Meltdown Between Saudi Arabia And Iran Roils Unstable Middle East

A heightened rivalry between Saudi Arabia and Iran is drawing regional allies into a wider conflict

Jan 07, 2016 at 6:20 PM ET

Tensions between Saudi Arabia and Iran continue to escalate, ever since the Kingdom executed a prominent Shiite sheik over the weekend, threatening to further destabilize the Middle East. On Thursday, Iranian officials accused Saudi Arabia of conducting airstrikes against the Iranian Embassy in Yemen and later announced a ban on all Saudi imports. Meanwhile, Somalia joined a growing number of nations loyal to the Sunni monarchy in cutting off relations with Iran, a predominantly Shiite power.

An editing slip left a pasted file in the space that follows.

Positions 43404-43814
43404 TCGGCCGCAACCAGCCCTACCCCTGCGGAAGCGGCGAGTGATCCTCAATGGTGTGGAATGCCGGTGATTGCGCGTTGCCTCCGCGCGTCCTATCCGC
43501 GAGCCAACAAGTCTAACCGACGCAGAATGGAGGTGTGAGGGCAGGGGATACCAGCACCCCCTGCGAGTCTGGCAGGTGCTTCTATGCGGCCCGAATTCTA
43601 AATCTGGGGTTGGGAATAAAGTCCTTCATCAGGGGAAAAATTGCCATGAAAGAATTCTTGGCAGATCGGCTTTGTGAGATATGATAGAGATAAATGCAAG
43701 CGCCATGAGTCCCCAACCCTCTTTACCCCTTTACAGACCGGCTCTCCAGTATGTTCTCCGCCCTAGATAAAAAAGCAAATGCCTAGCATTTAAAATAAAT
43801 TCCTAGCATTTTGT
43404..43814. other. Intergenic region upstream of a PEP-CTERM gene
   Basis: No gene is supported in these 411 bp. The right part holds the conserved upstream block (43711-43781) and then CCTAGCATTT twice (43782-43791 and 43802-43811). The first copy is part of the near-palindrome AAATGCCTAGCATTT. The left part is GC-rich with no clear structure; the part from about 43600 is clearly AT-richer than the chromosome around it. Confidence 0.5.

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The rift between the two regional powerhouses erupted last week after Saudi Arabia beheaded Shiite cleric Nimr al-Nimr. Since then, there has been no shortage of sectarian-tinged strife across the region—violent protests, severed diplomatic ties and curtailed trade and travel between countries. But, the implications of the Saudi-Iranian clash go beyond this immediate feud, since both nations have competing interests in almost every other war and conflict in the Middle East.

“This is a major rupture in the Gulf, and perhaps biggest flashpoint in decades,” said David Weinberg, a Middle East scholar and senior fellow with the Foundation for Defense of Democracies.

Here’s how Saudi Arabia and Iran’s rivalry has spread in just the last week.